Not offered in 2008
Comparative study of the societies, constitutions and legal systems of Pacific states including Australia. Comparative/interdisciplinary approaches to the study of law. Themes include 'Government': traditional political systems, colonial imprint, sovereignty and dependency, constitutional models, overthrow of government, court systems, techniques for checking power; 'Legal pluralism': sources of law, customary law, common law, recognition of indigenous law, ethnic difference, human rights, dispute resolution; 'Property': early concepts, recognition of land rights, natural resources, regulation of commerce and investment; 'Regional issues': environment, fisheries, treaties.
Students successfully completing this subject should
- have a basic understanding of thenature, history and development of the diverse societies, constitutions and politico-legal systems of Australi's Pacific Island neighbours;
- be able to define and distinguish local and introduced sources of law, legal institutions and forms of political organisation; to explain how, in different ways, indigenous and imported concepts have been adapted, sometimes inadequately, to meet perceived needs of the modern state; and to understand how states are created and how relationships of varying degrees of independence are established and justified;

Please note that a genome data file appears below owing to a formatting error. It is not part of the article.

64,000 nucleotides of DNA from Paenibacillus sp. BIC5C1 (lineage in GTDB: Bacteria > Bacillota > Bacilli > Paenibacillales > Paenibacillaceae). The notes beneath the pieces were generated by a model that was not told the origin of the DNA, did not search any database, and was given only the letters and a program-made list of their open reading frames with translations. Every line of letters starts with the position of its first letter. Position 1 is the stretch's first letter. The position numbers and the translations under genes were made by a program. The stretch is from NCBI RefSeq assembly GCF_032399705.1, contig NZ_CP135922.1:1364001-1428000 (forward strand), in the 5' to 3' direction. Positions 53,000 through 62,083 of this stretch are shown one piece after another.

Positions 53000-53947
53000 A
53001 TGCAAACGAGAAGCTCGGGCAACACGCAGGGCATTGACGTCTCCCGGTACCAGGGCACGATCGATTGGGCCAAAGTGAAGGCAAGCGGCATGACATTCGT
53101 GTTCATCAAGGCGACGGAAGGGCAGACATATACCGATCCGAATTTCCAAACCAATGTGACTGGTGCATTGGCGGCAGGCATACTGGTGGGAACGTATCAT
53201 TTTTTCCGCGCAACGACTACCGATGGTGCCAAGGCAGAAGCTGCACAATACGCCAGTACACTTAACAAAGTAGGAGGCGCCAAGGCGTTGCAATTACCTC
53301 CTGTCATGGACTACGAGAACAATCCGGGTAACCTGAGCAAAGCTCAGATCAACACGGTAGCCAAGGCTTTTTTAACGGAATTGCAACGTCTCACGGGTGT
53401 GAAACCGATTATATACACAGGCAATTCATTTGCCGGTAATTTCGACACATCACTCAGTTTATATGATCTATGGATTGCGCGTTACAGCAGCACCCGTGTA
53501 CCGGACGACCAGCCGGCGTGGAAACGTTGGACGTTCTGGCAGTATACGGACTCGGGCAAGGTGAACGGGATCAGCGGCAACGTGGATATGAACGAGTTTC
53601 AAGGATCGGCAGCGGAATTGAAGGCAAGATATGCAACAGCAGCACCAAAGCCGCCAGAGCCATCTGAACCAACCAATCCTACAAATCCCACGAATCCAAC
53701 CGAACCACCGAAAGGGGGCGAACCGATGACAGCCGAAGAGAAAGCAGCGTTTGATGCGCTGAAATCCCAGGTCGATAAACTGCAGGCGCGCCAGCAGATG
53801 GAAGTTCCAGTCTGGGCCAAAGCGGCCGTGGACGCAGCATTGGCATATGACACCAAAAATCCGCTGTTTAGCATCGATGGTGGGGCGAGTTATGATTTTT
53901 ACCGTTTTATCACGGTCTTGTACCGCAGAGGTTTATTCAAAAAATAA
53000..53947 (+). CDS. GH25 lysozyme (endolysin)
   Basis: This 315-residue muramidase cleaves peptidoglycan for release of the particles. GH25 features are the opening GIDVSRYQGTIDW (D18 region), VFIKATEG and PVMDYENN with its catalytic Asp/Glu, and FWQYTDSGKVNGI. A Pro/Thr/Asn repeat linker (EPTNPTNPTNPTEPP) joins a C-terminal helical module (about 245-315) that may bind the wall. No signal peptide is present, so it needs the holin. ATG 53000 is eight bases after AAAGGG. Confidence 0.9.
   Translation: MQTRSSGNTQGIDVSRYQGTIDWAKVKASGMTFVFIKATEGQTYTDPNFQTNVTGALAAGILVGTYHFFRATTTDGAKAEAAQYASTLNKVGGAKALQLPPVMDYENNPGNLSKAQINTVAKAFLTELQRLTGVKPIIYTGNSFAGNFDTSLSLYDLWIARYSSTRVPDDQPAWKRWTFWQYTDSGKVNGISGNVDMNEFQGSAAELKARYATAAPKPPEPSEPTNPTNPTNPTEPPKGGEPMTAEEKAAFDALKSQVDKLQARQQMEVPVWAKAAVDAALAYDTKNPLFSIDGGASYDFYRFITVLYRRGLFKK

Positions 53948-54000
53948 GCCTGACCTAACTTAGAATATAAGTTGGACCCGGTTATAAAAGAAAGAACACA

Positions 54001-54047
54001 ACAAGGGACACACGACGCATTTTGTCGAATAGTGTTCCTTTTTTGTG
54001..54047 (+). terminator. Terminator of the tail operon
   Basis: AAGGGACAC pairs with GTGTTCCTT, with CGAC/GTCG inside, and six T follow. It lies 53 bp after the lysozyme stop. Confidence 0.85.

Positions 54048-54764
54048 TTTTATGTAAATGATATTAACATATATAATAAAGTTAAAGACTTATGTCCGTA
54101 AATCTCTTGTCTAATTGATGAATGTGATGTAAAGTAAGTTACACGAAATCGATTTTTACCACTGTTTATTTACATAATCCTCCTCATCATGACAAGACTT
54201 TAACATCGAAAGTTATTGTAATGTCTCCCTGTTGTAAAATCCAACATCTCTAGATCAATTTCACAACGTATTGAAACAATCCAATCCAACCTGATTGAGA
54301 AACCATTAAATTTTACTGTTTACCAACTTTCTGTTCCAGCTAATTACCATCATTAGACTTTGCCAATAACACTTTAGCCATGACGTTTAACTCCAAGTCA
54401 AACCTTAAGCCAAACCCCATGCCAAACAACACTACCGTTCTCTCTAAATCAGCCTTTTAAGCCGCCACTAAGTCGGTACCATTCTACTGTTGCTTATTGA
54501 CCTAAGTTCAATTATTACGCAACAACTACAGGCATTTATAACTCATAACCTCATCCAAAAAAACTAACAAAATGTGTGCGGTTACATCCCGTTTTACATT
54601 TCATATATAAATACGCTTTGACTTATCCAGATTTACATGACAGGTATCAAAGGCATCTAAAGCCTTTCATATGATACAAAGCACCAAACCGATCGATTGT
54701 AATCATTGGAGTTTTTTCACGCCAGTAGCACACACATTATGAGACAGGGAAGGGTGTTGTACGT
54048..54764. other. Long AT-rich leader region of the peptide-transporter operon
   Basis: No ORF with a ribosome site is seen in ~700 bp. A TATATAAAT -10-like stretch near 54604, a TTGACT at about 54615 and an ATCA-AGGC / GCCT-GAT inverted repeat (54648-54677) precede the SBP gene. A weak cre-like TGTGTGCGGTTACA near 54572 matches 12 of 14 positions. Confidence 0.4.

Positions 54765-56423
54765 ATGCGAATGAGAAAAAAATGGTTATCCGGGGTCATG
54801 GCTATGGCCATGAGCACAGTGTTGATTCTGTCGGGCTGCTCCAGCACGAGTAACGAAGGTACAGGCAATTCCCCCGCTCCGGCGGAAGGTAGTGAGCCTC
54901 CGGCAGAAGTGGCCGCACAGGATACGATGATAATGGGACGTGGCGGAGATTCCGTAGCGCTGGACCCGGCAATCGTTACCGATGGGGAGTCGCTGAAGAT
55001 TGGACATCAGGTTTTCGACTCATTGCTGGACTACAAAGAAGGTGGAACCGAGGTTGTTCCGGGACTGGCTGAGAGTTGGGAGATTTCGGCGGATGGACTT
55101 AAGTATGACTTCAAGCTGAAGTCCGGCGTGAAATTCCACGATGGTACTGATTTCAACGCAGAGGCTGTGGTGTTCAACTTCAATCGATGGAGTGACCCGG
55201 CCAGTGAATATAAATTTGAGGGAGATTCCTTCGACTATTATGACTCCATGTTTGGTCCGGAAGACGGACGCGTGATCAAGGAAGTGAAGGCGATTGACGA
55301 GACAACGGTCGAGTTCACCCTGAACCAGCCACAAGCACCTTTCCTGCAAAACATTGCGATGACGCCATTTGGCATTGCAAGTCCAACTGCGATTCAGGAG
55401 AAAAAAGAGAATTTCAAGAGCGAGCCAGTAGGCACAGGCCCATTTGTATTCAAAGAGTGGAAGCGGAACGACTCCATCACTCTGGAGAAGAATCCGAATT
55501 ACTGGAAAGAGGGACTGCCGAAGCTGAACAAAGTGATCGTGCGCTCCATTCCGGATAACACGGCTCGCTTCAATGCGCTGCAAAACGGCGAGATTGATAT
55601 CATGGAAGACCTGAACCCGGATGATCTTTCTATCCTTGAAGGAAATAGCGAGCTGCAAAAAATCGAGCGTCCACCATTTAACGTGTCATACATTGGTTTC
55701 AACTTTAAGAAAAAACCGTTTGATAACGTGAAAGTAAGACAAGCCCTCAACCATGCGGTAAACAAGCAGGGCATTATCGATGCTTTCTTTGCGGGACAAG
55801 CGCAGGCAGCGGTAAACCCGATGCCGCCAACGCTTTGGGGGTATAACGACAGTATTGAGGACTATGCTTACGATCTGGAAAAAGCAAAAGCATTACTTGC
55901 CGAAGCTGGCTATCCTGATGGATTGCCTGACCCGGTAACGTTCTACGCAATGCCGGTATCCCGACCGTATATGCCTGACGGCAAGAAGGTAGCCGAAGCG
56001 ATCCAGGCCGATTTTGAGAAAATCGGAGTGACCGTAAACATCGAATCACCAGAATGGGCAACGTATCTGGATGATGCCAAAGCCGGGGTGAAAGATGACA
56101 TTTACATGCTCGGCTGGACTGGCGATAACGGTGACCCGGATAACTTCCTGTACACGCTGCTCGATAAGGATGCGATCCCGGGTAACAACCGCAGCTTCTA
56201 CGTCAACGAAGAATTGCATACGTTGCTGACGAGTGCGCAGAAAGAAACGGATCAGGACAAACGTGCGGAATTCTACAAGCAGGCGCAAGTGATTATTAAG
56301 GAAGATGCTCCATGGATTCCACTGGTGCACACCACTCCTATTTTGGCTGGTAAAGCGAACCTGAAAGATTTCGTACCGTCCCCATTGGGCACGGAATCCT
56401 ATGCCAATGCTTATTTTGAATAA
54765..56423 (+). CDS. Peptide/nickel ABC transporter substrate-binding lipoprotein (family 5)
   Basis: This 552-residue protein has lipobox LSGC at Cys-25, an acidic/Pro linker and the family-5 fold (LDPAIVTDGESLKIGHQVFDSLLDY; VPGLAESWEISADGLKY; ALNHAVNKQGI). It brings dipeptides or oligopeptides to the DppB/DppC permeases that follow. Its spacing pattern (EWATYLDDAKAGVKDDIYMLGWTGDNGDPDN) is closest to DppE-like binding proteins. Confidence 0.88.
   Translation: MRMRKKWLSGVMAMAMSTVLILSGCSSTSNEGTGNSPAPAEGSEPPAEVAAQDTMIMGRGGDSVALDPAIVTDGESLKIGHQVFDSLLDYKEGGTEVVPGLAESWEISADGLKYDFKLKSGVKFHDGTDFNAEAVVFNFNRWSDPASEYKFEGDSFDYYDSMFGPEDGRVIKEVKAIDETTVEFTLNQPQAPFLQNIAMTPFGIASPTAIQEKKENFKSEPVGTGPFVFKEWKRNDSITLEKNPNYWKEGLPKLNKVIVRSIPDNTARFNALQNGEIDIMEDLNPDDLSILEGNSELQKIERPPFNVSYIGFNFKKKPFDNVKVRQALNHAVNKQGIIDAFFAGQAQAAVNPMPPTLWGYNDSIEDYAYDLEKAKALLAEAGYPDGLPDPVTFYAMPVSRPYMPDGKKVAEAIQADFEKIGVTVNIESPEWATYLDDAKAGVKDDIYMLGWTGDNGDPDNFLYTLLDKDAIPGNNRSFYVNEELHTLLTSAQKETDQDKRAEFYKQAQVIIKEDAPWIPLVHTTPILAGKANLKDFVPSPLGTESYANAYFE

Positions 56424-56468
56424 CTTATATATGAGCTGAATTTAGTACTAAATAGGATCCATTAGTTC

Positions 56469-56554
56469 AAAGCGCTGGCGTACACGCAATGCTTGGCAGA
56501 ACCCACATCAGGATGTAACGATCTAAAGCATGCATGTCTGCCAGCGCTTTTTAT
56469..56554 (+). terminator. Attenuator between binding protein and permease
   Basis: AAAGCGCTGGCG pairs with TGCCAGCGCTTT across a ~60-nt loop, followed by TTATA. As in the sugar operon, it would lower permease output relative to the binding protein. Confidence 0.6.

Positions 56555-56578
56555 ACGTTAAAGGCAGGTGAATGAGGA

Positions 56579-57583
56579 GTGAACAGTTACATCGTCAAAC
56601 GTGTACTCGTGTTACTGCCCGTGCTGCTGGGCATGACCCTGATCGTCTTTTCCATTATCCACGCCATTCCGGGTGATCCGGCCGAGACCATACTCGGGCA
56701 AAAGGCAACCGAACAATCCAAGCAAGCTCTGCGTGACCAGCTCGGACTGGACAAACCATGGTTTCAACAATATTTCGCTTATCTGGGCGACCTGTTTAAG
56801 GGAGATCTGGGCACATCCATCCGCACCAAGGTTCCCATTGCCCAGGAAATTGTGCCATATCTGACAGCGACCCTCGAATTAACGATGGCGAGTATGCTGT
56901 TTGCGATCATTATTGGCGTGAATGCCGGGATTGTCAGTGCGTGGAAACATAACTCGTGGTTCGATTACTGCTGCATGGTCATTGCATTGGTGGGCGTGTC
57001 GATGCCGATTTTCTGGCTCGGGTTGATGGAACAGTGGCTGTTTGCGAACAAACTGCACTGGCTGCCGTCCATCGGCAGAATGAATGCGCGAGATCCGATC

- have a clear appreciation of the relevance for Australia of contemporary pacific studies on such issues as - the purposes and limitations of forms and functions of government - the implementation of universal principles of human rights - the significance of constitutional change (both lawful and by violent overthrow) and - the function of Pacific regional organisations and treaties; have developed advanced competence in comparative techniques and have further developed interdisciplinary perspectives acquired at an undergradaute level, and will have thus enriched their understanding of law and its functioning in their area of study;
- have further enhanced their skills in interdisciplinary research; and
- have further developed skills of critical analysis through formulating independently legal and policy issues and articulating them orally and in a substantial written paper.
Class test (50 minutes): 10%
Work-in-progress presentation: 10%
Research paper (5000-6000 words): 80%
One 2-hour seminar per week